So, you know you should only be eating a certain number of kilojoules or calories each day, but how do you find out how many you should be eating? And what does that actually look like?
How many kilojoules should I be eating?
First of all, it’s important to understand what a kilojoule is. A kilojoule is a measure of the energy in food and drink, which is something we all need to keep our bodies functioning. Click here to learn more about kilojoules, and the difference between kilojoules and calories. Watch the below video to find out how your body gets kilojoules from the food you eat.
The number of kilojoules you should be eating is going to depend on your gender, age, weight and the amount you exercise. Use our kilojoule calculator to help you figure out how many kilojoules to eat each day.
A general figure that’s often referred to is 8,700 kilojoules, which is regarded as the average daily intake of an Australian adult. This number is just a rough guideline though, as the number of kilojoules different people use every day can vary quite a lot depending on how active they are.
Kilojoules are often spoken about in connection to weight gain and loss. Generally speaking, if a person eats more kilojoules than their body burns, their body will store the excess as fat. If a person eats fewer kilojoules than they need, their body will use stored fat to meet their requirements.
So, what does a daily intake of kilojoules look like as food and drink?
We put together some examples of daily diets for different Queenslanders to show you how kilojoules add up. The numbers we’ve used are just averages: the actual number of kilojoules in a food will depend on the type of food and brand, preparation methods and amount eaten.
Remember: a food’s kilojoule count doesn’t indicate its nutritional value. It is possible to eat your daily kilojoule requirement by consuming unhealthy food, but you will only get the nutrients you require from eating a good balance of different types of food.
For example, the average adult man could eat between 12 and 15 chocolate bars (36g) to fulfil his kilojoule (or energy) needs each day, but this diet would severely lack a lot of the nutrients necessary to maintain a healthy body!
Sample diet: Queensland Woman
Meet Queensland Woman, we’ll call her QW for short. She is lightly active, taking a short walk every morning, and sits down most of the day when at work. Her daily energy requirement is 8,970kilojoules.
For this day, QW’s diet is higher than her kilojoule requirement. If her body doesn’t burn the excess kilojoules she’s consumed, it will begin to store it as fat. To counter this, she could do more exercise, or change some of the foods that she is eating which are high in kilojoules.
What about the sweet treats for between meal snacks? You can see that QW has consumed more kilojoules from the vanilla slice at morning tea than at lunchtime with this treat.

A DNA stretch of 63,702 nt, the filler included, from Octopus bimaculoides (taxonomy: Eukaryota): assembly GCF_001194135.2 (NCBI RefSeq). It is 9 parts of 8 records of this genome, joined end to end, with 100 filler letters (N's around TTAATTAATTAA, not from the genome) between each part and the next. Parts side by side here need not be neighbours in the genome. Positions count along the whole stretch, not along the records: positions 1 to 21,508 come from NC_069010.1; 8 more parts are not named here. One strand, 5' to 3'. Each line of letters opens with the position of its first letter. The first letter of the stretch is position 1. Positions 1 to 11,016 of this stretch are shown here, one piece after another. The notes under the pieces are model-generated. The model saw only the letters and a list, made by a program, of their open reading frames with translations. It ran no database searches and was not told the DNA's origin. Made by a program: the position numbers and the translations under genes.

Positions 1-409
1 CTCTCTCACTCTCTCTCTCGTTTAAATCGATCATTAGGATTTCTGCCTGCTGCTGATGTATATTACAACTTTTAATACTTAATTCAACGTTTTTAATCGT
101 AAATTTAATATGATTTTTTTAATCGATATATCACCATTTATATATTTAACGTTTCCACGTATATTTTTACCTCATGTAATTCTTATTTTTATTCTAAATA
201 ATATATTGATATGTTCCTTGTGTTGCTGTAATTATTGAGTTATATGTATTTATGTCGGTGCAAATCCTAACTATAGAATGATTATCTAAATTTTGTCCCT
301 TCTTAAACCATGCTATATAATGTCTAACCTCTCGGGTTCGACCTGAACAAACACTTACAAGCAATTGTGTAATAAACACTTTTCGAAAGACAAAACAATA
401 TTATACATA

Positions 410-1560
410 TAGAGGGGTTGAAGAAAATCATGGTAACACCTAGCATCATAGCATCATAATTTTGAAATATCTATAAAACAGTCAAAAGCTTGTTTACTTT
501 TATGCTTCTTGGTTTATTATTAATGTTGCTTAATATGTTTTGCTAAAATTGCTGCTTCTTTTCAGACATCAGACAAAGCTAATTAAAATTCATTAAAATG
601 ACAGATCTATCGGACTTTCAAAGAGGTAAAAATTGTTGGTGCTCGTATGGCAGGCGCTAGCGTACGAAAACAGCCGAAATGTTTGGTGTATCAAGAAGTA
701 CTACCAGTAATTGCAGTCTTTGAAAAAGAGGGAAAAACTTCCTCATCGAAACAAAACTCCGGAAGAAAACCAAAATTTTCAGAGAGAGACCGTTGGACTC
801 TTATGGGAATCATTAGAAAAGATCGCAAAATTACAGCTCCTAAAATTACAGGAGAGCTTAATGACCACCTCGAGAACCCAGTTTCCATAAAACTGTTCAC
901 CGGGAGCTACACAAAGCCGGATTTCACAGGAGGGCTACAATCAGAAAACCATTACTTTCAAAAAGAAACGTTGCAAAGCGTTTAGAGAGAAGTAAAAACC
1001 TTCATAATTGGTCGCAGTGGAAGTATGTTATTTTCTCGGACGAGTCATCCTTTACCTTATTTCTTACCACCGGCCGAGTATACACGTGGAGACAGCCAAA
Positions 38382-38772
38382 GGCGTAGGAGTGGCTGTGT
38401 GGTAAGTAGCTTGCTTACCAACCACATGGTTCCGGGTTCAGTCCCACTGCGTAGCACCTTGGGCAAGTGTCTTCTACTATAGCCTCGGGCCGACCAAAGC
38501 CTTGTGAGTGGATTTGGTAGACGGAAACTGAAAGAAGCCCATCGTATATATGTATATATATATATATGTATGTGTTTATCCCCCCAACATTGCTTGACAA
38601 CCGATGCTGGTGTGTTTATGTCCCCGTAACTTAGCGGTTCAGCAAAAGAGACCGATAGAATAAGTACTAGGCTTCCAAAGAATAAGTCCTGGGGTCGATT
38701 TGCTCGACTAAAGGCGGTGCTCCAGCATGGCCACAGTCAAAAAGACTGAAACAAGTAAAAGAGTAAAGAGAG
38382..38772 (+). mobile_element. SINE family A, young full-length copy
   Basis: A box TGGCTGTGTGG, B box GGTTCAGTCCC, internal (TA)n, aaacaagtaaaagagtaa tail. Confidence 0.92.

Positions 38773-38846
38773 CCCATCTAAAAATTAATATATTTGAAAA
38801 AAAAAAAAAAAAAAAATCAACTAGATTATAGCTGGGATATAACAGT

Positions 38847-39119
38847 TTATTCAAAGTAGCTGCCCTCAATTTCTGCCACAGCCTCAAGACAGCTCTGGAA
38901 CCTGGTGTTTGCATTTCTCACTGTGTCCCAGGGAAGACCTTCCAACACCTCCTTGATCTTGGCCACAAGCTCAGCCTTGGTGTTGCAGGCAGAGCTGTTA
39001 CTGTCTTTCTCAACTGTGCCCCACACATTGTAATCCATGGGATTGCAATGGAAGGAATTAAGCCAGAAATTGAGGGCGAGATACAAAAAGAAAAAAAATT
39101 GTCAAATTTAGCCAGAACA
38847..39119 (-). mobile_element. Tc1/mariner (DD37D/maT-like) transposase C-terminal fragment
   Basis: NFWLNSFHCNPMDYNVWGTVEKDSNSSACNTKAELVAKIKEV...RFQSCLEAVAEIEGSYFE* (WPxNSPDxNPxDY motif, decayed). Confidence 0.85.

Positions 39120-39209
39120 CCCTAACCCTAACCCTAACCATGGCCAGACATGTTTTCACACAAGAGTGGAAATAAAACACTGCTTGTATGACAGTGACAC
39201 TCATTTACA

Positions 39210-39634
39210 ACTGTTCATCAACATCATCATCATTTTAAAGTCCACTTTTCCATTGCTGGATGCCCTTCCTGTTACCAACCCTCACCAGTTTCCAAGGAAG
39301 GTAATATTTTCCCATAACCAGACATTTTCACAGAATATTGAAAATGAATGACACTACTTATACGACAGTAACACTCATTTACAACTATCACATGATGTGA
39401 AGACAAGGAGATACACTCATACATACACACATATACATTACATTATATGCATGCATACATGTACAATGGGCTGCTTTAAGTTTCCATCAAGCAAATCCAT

Discretionary foods, or foods that are high in sugar, fat or salt, are often much higher in kilojoules than we might guess. To maintain a healthy diet, it’s important to be aware of what is in the food we are eating, and eat discretionary foods only occasionally.
QW might have her vanilla slice and chocolate biscuits on a special occasion, but choose to have a healthier snack like some fruit on regular days instead to lower the total daily kilojoule intake.
Sample diet: Queensland Man
Our next example, Queensland Man (QM), works at a job that requires lots of physical activity throughout the day, so his current daily energy requirement is quite high at 14,350kilojoules.
QM is over his kilojoule count for the day, which is bad news because he’s trying to lose a bit of weight.
Drinks are building up his kilojoule count, and some don’t even add a lot of nutritional value to his diet. It’s easy to forget that there are kilojoules in drinks as well as food, and sugary drinks and alcohol can contain a surprising amount.
Knowing how high in kilojoules they are, QM might think about his drink choices as a first step to lowering his kilojoule intake. It’s important he still gets enough fluids to stay hydrated, so most of the time he should choose to drink water instead. He could also skip the fries with his lunch and try some healthier snacks between meals.
How can I apply this information to my life?
A healthy diet isn’t just about kilojoules, but understanding what kilojoules are and how your body uses them is a really good start. Once you know how many kilojoules your body requires in a day and what types of food to aim for, it’s time to create a meal plan.
Like our examples above, mapping out your diet in advance can help you check that you’re going to meet your goals. You can use our range of healthy recipes to create delicious healthy meals, and our meal and exercise planner as a template for your weekly plan.
For further information, a health professional or Accredited Practising Dietitian can give you specific advice about your diet, including what to eat if you’re trying to lose weight or managing any health conditions.